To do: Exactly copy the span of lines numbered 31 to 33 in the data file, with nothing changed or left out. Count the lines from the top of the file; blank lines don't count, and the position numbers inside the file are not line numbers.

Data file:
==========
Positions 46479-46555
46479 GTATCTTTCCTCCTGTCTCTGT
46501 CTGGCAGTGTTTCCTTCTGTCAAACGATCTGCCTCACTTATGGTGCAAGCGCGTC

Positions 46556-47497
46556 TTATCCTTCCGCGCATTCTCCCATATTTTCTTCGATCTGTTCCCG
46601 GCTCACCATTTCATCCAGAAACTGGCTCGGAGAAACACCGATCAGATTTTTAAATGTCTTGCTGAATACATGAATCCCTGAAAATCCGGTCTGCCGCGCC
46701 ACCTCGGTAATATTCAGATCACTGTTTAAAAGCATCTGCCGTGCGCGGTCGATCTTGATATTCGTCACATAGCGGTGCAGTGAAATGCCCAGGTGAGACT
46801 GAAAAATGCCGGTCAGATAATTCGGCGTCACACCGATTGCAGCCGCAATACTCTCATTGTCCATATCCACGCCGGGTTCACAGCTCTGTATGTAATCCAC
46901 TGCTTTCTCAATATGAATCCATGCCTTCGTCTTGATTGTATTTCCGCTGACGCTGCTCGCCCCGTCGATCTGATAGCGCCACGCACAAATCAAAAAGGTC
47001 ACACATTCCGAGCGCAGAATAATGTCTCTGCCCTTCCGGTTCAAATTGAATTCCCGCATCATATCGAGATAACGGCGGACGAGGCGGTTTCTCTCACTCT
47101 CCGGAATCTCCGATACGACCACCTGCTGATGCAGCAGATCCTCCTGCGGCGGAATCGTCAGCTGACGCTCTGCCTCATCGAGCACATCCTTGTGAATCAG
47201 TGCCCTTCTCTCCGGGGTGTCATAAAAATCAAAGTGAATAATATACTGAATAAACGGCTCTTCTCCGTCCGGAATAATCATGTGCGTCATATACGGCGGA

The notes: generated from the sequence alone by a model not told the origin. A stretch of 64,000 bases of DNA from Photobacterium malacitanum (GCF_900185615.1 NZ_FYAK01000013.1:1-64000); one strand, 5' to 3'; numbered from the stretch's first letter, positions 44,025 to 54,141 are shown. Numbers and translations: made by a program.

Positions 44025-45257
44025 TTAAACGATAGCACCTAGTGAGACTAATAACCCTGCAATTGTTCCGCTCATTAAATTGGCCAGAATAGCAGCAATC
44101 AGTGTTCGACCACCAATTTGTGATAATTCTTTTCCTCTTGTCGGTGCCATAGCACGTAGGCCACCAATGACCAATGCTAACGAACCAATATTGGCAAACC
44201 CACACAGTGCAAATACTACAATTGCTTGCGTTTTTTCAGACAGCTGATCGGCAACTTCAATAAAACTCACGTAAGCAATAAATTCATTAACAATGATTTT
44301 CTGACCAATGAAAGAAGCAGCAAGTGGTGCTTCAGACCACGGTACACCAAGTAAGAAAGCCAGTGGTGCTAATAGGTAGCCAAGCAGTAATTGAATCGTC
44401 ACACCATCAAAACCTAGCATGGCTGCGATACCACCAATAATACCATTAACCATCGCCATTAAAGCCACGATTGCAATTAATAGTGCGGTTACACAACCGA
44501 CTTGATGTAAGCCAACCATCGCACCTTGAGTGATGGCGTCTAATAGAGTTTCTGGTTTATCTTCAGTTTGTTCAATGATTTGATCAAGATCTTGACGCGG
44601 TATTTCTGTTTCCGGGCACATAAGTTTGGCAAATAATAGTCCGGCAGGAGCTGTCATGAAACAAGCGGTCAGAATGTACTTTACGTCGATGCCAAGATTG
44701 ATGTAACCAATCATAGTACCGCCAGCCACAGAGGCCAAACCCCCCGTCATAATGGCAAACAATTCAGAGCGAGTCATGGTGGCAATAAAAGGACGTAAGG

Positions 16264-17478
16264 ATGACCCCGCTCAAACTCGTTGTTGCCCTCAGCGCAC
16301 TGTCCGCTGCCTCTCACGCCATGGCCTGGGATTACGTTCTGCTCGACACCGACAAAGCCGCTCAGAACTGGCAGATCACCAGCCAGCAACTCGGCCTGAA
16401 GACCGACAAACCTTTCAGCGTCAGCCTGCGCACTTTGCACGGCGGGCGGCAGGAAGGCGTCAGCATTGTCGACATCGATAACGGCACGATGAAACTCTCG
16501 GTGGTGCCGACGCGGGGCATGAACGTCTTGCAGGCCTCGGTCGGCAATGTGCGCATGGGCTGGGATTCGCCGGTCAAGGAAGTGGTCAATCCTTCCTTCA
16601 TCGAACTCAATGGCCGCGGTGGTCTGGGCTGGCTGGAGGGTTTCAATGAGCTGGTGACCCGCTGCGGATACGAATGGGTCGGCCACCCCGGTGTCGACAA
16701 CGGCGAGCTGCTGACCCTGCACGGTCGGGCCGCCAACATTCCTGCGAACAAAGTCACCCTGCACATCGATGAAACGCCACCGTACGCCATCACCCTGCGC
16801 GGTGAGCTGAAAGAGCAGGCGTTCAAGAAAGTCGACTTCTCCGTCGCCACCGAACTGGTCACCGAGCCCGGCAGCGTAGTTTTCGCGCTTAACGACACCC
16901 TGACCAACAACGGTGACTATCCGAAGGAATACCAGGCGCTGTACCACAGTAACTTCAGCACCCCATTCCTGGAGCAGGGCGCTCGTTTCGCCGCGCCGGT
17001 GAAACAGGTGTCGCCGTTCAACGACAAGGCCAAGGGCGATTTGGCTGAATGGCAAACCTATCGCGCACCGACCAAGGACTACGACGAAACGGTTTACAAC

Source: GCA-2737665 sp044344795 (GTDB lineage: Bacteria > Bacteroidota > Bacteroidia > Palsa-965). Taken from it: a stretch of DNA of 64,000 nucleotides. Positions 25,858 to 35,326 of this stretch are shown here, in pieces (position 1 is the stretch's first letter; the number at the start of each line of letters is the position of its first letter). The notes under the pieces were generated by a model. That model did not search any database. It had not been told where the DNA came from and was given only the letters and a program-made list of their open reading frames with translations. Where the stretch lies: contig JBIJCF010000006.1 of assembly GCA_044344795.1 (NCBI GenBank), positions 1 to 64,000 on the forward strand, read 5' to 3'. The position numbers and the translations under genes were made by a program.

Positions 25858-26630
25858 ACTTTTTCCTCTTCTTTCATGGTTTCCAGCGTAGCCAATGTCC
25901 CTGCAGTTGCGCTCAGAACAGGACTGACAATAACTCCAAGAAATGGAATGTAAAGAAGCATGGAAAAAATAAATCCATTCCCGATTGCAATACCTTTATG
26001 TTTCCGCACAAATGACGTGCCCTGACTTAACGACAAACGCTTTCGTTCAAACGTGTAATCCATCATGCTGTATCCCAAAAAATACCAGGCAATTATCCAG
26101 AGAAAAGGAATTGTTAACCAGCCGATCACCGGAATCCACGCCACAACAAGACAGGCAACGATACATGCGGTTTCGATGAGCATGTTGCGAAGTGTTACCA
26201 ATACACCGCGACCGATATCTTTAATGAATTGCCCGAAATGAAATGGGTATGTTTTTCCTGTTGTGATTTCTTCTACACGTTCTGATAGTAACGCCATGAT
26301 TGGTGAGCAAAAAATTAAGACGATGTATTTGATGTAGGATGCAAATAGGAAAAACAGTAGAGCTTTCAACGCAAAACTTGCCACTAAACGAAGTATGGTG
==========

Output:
16901 TGACCAACAACGGTGACTATCCGAAGGAATACCAGGCGCTGTACCACAGTAACTTCAGCACCCCATTCCTGGAGCAGGGCGCTCGTTTCGCCGCGCCGGT
17001 GAAACAGGTGTCGCCGTTCAACGACAAGGCCAAGGGCGATTTGGCTGAATGGCAAACCTATCGCGCACCGACCAAGGACTACGACGAAACGGTTTACAAC

Source: GCA-2737665 sp044344795 (GTDB lineage: Bacteria > Bacteroidota > Bacteroidia > Palsa-965). Taken from it: a stretch of DNA of 64,000 nucleotides. Positions 25,858 to 35,326 of this stretch are shown here, in pieces (position 1 is the stretch's first letter; the number at the start of each line of letters is the position of its first letter). The notes under the pieces were generated by a model. That model did not search any database. It had not been told where the DNA came from and was given only the letters and a program-made list of their open reading frames with translations. Where the stretch lies: contig JBIJCF010000006.1 of assembly GCA_044344795.1 (NCBI GenBank), positions 1 to 64,000 on the forward strand, read 5' to 3'. The position numbers and the translations under genes were made by a program.